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CQC prosecute Liverpool care home

6 March 2017
Mossley Manor Care Home
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A care provider that failed in its duty to provide safe care and treatment has today (Monday 6 March 2017) been ordered to pay £82,429.72 in fines and costs by Liverpool Magistrates’ Court.

The Care Quality Commission brought the prosecution against the owners of Mossley Manor Care Home, following 14 offences including failing to provide safe care and treatment resulting in residents being exposed to significant risk of avoidable harm, failure to notify the CQC of the deaths of ten residents, and failure to notify CQC of three serious incidents.

The registered providers, brothers Mr Amjad Latif and Mr Amer Latif, of Liverpool, pleaded guilty to all offences.

Jenny Ashworth, prosecuting, told the court as a result of concerns from the family of a prospective resident, the CQC inspected Mossley Manor Care Home during May and June 2015 and were appalled at what they found.

Inspectors found some residents who were unkempt, smelling strongly of urine or body odour; some had not received a bath or shower in the previous three weeks. Bedrooms were not being cleaned regularly and some contained mouldy and congealed tea and coffee cups. Carpets were dirty and dusty. Communal toilets did not contain soap, hand towels or bins. When there was no hot water staff had to boil pans of water in the kitchen to wash residents.

Initially CQC gave the Latif brothers 24 hours to submit an action plan to make urgent improvements. When inspectors visited again a few days later to check if this was being implemented there were still serious concerns. CQC applied to Liverpool Magistrates to urgently cancel the provider’s registration and close Mossley Manor.

The court was told that the care home had failed to control risks of serious injury. There was no proper system in place for assessing the risks to the health and safety of individual people. One woman who was blind and had a history of falls was found injured on the floor of her room on three occasions but the provider failed to take action to stop it happening again. A 77-year-old man who was at risk of choking was twice taken to hospital – but there was conflicting advice for staff on how they should support him to eat and drink safely.

Amjad Latif and Amer Latif were fined £60,000 for failing to provide safe care and treatment and £20,800 for the 13 offences of failing to notify CQC. They were also ordered to pay the prosecution costs of £1509.72 and a £120 victim surcharge.

Debbie Westhead, CQC’s Deputy Chief Inspector for Adult Social Care said:

“People who use adult social care services such as care homes should expect to be kept safe from harm and treated with dignity. Our inspectors found the services provided at Mossley Manor Care Home, Liverpool fell well short of what people should expect, exposing some of the most vulnerable people in our society to unimaginable indignities.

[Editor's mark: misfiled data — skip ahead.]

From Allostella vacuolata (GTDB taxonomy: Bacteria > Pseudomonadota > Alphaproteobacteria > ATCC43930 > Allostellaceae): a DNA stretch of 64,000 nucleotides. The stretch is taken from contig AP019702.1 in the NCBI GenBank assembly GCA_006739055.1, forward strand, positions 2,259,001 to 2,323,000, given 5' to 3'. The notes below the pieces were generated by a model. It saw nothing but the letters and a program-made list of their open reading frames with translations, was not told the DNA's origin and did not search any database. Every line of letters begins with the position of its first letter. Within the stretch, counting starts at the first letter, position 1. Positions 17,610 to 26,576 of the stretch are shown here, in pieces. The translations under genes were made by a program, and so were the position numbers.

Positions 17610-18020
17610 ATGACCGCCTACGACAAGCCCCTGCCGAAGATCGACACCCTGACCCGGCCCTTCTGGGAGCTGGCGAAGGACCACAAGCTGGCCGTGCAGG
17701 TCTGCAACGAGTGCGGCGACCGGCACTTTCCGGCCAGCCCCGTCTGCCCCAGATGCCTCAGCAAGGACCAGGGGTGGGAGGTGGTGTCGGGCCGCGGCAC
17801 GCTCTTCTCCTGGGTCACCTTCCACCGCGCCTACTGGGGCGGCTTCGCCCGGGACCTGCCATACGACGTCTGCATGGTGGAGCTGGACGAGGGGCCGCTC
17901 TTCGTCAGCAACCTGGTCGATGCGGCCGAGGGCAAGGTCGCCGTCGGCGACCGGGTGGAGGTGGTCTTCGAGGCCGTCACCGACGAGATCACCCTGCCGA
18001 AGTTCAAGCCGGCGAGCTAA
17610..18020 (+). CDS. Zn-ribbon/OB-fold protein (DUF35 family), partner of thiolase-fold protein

“Under the care of brothers Amjad Latif and Amer Latif, people using this service were not protected from this neglect and we were forced to urgently cancel the registration and close Mossley Manor Care Home. We worked closely with Liverpool City Council at the time so that people living at the home could find alternative accommodation.

“It was for these reasons and more that we used regulatory powers to prosecute them for a failure to provide safe care and treatment resulting in a significant risk of exposure to avoidable harm. We also prosecuted them for failure to notify CQC of the deaths of ten people using their services and three serious incidents.

“We are pleased to hear that the seriousness of their crimes has been recognised by Liverpool Magistrates Court and they have been ordered to pay £82,429.72 in fines and costs."


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Last updated:
29 May 2017

Notes to editors

Regulation 12 of the Health and Social Care Act 2008 (Regulated Activities) Regulations 2014 describes a provider's duty to ensure that care or treatment is provided in a safe way. It is one of a series of fundamental standards introduced following the Mid Staffordshire NHS Inquiry led by Sir Robert Francis.


The 2014 Regulations make it a criminal offence to fail to comply with Regulation 12(1) where the failure to provide safe care or treatment results in avoidable harm to a service user or exposes a service user to a significant risk of exposure to avoidable harm. It is a defence for the registered provider to establish on the balance of probabilities that they took all reasonable steps and exercised all due diligence to ensure safe care and treatment was provided. The maximum penalty for this offence is an unlimited fine.


Providers are required to notify CQC of deaths and any other incidents prescribed in the Regulations so that CQC can identify any trends and/or make further enquiries to determine whether the provider is providing a safe service and is compliant with the Health and Social Care Act 2008 (Regulated Activities) Regulations 2014.


The 2014 Regulations took effect on 1 April 2015 and coincided with a transfer of enforcement responsibility for health and safety incidents in the health and social care sector from the Health and Safety Executive and local authorities to CQC.


About the Care Quality Commission

The Care Quality Commission (CQC) is the independent regulator of health and social care in England.

We make sure health and social care services provide people with safe, effective, compassionate, high-quality care and we encourage care services to improve.

We monitor, inspect and regulate services to make sure they meet fundamental standards of quality and safety and we publish what we find to help people choose care.